June 5, 2021 marked the 40 year anniversary of CDC’s Morbidity and Mortality Weekly Report (MMWR) describing the first cases of a rare pneumonia among five men in Los Angeles, marking the first official reporting of what would later become known as HIV/AIDS. Since then, we have lost 32 million to the virus and 38 million are currently living with HIV globally.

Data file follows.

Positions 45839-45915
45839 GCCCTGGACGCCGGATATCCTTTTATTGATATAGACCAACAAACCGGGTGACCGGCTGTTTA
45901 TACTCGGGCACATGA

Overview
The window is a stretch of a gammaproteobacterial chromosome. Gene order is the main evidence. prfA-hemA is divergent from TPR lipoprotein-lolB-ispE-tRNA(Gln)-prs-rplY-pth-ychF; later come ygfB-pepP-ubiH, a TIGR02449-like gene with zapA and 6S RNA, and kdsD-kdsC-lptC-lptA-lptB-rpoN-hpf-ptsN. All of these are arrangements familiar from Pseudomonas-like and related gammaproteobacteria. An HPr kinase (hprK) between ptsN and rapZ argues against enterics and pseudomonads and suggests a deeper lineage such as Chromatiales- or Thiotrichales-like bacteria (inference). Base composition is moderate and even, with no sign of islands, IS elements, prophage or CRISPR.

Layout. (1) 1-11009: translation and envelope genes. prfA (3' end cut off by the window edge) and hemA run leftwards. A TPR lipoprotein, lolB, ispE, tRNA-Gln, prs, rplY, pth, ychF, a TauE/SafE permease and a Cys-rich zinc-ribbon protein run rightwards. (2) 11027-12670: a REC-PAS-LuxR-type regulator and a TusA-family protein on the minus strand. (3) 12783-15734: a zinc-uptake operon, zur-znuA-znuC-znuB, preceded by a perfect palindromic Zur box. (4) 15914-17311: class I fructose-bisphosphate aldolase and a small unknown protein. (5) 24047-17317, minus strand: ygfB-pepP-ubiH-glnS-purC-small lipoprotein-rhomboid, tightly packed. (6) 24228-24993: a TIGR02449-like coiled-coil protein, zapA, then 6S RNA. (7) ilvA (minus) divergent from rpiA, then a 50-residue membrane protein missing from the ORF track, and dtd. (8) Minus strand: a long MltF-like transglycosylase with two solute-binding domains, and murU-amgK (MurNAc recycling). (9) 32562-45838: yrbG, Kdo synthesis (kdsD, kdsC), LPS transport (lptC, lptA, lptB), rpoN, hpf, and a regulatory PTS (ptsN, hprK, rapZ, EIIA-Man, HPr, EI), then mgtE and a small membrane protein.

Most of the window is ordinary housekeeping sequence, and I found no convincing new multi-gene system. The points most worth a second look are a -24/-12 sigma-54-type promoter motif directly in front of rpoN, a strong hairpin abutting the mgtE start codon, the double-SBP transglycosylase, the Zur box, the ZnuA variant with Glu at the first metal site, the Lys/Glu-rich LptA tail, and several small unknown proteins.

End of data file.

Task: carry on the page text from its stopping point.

Since 1981, we’ve witnessed many advancements in medicine and technology and today, the end of this pandemic is in sight. However, we’ve recently had to put our creativity and innovation to the test— while we are in the midst of ending HIV we were caught off guard with COVID-19. As a result, many health departments, community based organizations and health centers had to identify new ways to provide HIV prevention services, care and treatment. We will not give up on the fight. We now KNOW how effective HIV testing, PrEP/PEP and ART can be in eliminating new HIV infections, but we must continue digging away at stigma and the social and structural barriers that keep people from engaging in care. We must recommit ourselves to eliminating racism, homophobia, and transphobia in health care, and move towards health equity for all.